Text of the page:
“If the ‘Build Back Better’ plan passes in the most recently published form, virtually every middle-class family will see their childcare costs go through the roof, while severely limiting options,” notes Larry Fine. “The Democrats’ “Build Back Better” proposals for childcare represent a disastrous step in the ongoing government takeover of the sector – raising care costs, creating dependence, and instilling incentives against work and earning more income along the way,” notes economist Ryan Bourne.
As Bourne observes, “Despite a stated goal of making childcare more affordable, the legislation would make it more expensive.” This is because
- eligible providers would have to pay … child-focused care workers …. salaries [comparable] to their state’s elementary school teachers. These provisions would raise costs dramatically in a labor-intensive sector where staff costs can average around 60-70 percent of the total. The average childcare worker nationally is currently paid $25,460, against $60,660 for the average elementary school teacher (in other words, the latter earns 138 percent more).
- to qualify for federal grants, states must also develop licensing regimes “appropriate for childcare providers in a variety of settings.” Past research on childcare licensure, including educational requirements, has found that these also raise costs by restricting the supply of would-be carers, without improving child outcomes.
- state program plans would have to place providers into “quality” tiers, providing resources to achieve “high quality” care for all. In childcare speak, “quality” isn’t about what parents actually want, but criteria defined by government officials, usually meaning low child to staff ratios, extensive educational requirements for staff, and other regulations, all of which tend to raise costs and reduce the availability of care in poor areas (again, without much evidence they improve outcomes for kids or parents).
By piling on these costly mandates, the bill would make childcare more expensive. Although taxpayers would pay for much of it, especially for lower-income households.
If parents earn less than 75 percent of their state’s median income for a family of your size, their childcare costs are wholly paid by taxpayers. As their income rises from 75 percent to 100 percent of their state’s median income, their out-of-pocket copay would rise to a cap of 2 percent of your income. By 125 percent of state median income, that would rise again to 4 percent. It then increases further, so that above 150 percent of median income, out-of-pocket childcare costs would reach a copay of 7 percent of income.
Bourne says this would result in perverse incentives. “On the provider side, it would surely crowd out many alternatives to center-based care…For households, the program creates big disincentives to work or earn more income.”
Take a state where median household income is $55,000 and full-time infant center care for one child costs $10,000. Under the bill:
- a family earning up to $41,250 with an infant would have childcare totally paid for by the taxpayers.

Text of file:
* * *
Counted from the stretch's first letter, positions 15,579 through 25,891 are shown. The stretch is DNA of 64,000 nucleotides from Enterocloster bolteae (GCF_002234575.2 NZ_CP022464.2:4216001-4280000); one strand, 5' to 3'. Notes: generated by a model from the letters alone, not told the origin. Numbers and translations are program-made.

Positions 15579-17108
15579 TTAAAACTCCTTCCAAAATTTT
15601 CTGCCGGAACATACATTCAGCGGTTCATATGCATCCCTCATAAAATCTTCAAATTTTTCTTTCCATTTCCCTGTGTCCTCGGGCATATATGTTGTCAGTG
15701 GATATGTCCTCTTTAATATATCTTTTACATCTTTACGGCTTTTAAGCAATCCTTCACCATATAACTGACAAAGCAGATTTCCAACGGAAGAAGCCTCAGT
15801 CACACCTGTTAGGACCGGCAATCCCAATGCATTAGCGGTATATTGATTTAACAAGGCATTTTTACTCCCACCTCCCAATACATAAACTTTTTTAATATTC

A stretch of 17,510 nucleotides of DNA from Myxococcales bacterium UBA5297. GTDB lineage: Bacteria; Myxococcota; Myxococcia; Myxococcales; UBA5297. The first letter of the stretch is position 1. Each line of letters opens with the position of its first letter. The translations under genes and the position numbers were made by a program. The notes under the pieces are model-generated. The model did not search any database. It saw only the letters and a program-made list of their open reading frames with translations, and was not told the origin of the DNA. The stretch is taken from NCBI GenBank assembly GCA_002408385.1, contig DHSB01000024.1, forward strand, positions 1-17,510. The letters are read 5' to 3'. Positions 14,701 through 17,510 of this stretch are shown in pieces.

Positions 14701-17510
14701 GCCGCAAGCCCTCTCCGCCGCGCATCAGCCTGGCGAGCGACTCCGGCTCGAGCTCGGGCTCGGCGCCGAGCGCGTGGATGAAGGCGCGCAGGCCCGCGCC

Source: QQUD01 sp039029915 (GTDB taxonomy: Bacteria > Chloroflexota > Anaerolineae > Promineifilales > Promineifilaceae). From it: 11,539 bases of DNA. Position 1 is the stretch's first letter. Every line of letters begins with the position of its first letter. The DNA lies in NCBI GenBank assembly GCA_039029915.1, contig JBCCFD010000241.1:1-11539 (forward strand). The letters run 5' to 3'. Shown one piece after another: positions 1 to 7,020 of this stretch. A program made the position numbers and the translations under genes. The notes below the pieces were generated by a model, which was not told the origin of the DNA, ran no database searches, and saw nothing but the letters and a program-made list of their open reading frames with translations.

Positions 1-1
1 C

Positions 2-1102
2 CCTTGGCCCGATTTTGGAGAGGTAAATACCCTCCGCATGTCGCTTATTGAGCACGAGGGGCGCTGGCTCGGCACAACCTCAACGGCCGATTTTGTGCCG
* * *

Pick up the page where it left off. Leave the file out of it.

- families with incomes rising from $41,250 to $55,000 would see their contribution rise from $0 to $1,100 (imposing an implicit marginal tax rate increase of 8 percent over this income range).
- families with incomes rising from $55,000 to $68,750 would see childcare costs grow from $1,100 to $2,750 (equivalent to an marginal tax rate increase of 12 percent).
- families with incomes rising from $68,750 to 150 percent of the state median ($82,500) would go from paying $2,750 in childcare per year to $5,755 (a marginal tax rate increase of almost 22 percent).
- at incomes above $82,500, families would face an additional 7 percent marginal tax rate on new income until the household covered the full costs of their childcare out-of-pocket (at around $143,000).
Thus, Bourne notes, “across a wide income range, then, this program would add serious disincentives to earning more income, by raising the effective marginal income tax rate households face. That’s based on the sorts of prices families face for childcare now.” But “prices would likely be much higher” under the economic environment created by the bill. “As a consequence, taxpayer subsidies would both be larger still and the damaging marginal tax rate hikes would ripple much further up the income scale….If all that wasn’t troublesome enough, Matt Bruenig, a supporter of childcare subsidies, has shown that the way the program would be phased in over three years would create even more egregious work incentives in the near-term.”
As Bruenig explains,
in the first 3 years of the program, families with incomes that are just $1 over 100% of the median income (year one), 115% of the median income (year two), or 130% of the median income (year three) will be eligible for zero subsidies, meaning that they will be on the hook for the entire unsubsidized price, which as discussed above will now be at least $13,000 per year higher than before… [note: due to the higher wages to carers the legislation demands providers pay].
…the median household income last year in the country was $67,521. If this was your state’s median income, then having a family income just $1 higher than that would result in you being ineligible for childcare subsidies in 2022 even as the unsubsidized price of child care skyrockets due to the wage and other mandates in the Democratic proposal….
Under this scenario, there will be many dual-earning couples who cannot afford child care if both of them continue to work, but could afford child care if one of them quit their job and thereby brought their family income below the eligibility cutoff. Normally people who quit jobs to take care of their kids do so in order to save the money they’d have to spend on child care. Under this plan, they have to quit their job in order to afford child care!